Title: Robert M. Sneider Geoscience Data Preservation Fund
Publication: The Outcrop, January 2006, p. 2, 5
Dr. Robert M. “Bob” Sneider was a leader in geoscience data integration. His early days at Shell working with giants like Gus Archie and Rufus LeBlanc gave him a tremendous appreciation for the importance of incorporating rock properties with well logs and seismic and production data. Bob pioneered the concept of rock catalogs within Shell and later publicly; he incorporated detailed descriptions of cuttings into most of his old and exploration projects; he brought an understanding of modern depositional systems to bear on both reservoir and regional scale plays; and he shared his enthusiasm and knowledge via his extensive lecturing on multidisciplinary teamwork. Bob was, in the end, a teacher.
Bob saw the risk to private core and cutting collections when they began to be considered as corporate costs. He became passionate about preserving these unique data sets and working with companies and lead core curation facilities in the US such as the Texas Bureau of Economic Geology and others to transfer these unique data sets from private to public collections. Bob’s active participation in the 2002 National Research Council study Geoscience Data and Collections: National Resources in Peril and his personal year-long crusade following publication of that report ultimately led to the adoption of Section 351: Preservation of Geological and Geo-physical Data in the Energy Policy Act of 2005.
Geoscience data and collections have the potential to provide solutions to discovery of future oil, gas, coal reserves, groundwater, geohazards and environmental problems and provide a base for academic research. Over the past 100 years, industry has invested billions of dollars in acquiring and building geoscience data collections, and now, much of this critical geoscience data is in peril of being lost. Company mergers and acquisitions, the shift of exploration away from the United States and today’s economic environment put the preservation of geoscience data in jeopardy.
STEPS TOWARD SAVING GEOSCIENCE DATA
The loss of geoscience data is not a new problem. In the early 1990s the American Geological Institute (AGI) with the support of the U.S. Department of Energy (DOE) initiated an effort to save geoscience data. As the problem of lost geoscience data continued, AGI asked the National Academy of Sciences to convene a committee of experts to evaluate the problem and propose a comprehensive strategy to manage it.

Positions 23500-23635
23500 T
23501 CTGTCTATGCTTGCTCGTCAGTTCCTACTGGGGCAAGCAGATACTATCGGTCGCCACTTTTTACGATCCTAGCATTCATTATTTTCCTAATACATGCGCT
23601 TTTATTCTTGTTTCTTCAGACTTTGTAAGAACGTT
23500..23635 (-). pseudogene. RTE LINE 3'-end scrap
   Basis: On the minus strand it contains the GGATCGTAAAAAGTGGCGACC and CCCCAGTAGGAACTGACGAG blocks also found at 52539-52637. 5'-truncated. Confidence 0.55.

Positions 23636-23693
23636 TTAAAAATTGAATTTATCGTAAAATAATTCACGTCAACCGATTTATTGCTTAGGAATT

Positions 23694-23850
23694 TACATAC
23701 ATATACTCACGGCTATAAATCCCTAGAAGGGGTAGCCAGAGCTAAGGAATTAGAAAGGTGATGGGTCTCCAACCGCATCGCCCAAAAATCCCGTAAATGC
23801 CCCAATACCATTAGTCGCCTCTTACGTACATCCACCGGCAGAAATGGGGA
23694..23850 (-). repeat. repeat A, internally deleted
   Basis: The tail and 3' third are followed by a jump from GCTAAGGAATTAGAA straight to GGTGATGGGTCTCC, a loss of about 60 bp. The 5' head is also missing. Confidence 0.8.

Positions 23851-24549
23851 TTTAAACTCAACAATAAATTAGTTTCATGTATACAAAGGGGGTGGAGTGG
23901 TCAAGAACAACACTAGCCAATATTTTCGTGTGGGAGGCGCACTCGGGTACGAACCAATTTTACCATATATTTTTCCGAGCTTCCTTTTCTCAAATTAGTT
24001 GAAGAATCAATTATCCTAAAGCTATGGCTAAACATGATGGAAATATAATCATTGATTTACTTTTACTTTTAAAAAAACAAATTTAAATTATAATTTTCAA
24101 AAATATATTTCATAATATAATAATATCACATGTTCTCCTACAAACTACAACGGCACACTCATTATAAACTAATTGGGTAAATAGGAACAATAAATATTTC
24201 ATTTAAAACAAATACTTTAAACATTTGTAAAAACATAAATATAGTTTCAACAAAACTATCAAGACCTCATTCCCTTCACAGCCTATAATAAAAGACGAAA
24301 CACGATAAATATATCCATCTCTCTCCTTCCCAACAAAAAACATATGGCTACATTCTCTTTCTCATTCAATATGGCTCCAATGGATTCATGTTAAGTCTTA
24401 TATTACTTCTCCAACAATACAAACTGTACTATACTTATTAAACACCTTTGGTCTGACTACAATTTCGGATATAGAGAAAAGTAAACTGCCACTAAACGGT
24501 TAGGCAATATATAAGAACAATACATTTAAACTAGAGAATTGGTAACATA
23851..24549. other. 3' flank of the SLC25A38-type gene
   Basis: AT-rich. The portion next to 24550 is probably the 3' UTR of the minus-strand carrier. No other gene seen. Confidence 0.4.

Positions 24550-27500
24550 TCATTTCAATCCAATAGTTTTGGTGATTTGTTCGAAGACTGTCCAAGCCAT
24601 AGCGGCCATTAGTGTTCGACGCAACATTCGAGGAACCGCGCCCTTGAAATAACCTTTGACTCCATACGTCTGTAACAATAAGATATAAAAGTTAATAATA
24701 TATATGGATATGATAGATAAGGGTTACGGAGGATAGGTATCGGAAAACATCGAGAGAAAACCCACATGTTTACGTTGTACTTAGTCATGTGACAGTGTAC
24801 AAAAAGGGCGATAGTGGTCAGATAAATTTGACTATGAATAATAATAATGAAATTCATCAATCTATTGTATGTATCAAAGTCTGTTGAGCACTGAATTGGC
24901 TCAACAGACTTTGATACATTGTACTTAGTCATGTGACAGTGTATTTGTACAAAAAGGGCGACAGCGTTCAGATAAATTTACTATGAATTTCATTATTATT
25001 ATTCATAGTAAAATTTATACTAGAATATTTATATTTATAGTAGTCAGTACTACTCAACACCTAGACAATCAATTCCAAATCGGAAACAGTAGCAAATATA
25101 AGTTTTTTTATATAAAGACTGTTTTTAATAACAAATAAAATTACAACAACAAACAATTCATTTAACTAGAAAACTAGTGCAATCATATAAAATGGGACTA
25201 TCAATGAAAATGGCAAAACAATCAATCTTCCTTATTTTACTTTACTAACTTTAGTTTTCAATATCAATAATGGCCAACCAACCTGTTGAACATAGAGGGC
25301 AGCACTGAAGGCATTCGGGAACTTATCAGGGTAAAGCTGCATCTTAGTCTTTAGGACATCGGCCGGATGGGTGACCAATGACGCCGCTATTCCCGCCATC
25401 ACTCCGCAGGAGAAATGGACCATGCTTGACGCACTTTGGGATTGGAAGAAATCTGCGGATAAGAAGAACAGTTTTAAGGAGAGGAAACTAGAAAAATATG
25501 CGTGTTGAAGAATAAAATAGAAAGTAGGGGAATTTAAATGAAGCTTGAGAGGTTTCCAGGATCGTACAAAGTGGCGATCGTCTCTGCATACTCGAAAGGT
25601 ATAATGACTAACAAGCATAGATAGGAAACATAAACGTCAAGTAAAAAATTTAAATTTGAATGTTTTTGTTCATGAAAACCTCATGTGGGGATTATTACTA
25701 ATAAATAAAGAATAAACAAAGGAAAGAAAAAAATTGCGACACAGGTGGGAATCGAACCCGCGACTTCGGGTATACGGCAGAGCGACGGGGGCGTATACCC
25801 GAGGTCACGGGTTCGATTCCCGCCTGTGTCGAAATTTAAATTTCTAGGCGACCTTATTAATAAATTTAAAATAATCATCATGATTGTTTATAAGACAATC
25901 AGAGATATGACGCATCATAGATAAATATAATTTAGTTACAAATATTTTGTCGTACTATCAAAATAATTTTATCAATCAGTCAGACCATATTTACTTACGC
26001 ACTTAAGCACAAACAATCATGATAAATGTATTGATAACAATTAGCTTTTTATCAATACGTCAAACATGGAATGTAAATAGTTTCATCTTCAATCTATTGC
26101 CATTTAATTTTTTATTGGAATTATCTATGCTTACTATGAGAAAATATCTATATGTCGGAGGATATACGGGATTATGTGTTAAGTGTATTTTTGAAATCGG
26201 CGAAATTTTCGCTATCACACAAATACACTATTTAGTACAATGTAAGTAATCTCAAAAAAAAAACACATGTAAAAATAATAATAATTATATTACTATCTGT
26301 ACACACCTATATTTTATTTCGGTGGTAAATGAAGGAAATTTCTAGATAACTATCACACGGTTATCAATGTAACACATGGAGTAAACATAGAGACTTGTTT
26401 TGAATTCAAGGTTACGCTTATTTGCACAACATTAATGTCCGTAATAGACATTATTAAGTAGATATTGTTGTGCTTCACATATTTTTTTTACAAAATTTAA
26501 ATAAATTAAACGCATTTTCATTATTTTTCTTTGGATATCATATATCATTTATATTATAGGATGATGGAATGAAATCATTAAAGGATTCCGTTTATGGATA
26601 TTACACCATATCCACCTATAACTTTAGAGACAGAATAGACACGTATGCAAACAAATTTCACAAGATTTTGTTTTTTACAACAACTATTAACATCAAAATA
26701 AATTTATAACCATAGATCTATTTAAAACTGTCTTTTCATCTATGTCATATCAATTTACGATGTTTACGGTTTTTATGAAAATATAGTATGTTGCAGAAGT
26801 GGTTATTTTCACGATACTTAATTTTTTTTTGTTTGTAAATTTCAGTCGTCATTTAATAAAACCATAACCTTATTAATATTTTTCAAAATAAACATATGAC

HOW YOU CAN HELP
In 2003, Bob Sneider contributed a significant lead gift to the American Geological Institute (AGI) to establish a Geoscience Data Preservation Fund. It is only fitting that AGI, under the auspices of the AGI Foundation established the fund in living memory of Dr. Robert M. Sneider and administer it to preserve the data that remain critical to the geoscieneces and the energy future of our nation. Please consider following Bob’s lead toward preserving geoscience data.
Your financial support of the Robert M. Sneider Fund is needed to rescue, transport, save, store, and catalog cores, cuttings, and collections, geophysical well logs, seismic tapes, and production data from being lost or destroyed. Most federal and state facilities are full or essentially full. Additional storage space needs to be built and equipped. Although monies from government agencies will be requested in the future, no federal funds are immediately available to help now. State funds for geoscience data preservation are minimal or nonexistent. All contributions to the Robert M. Sneider Geoscience Data Preservation Fund are tax deductible. The selection of projects, cores to be rescued, and funding will be administered by the AGI. It is envisioned that contributions will be used to rescue data and to cover the cost of transporting data to a temporary or permanent storage. Additionally, funds will be used to cover the cost to store, catalog and curate the data for exploration and development studies to find new domestic oil, gas, and coal reserves; for groundwater, geohazard, and environmental projects; and for academic research.
This program will be a companion to AGI’s GeoTrekTM metadata catalog in order to automate the process of finding and accessing geoscience data in an electronic catalog. Funds will be solicited from petroleum and mining companies and individuals and from charitable foundations.
For additional information about the Robert M. Sneider Geoscience Data Preservation Fund, please contact Jan van Sant, Executive Director, AGI Foundation. 713-787-6767; email: email@example.com, or visit http://www.agiweb.org/contributions.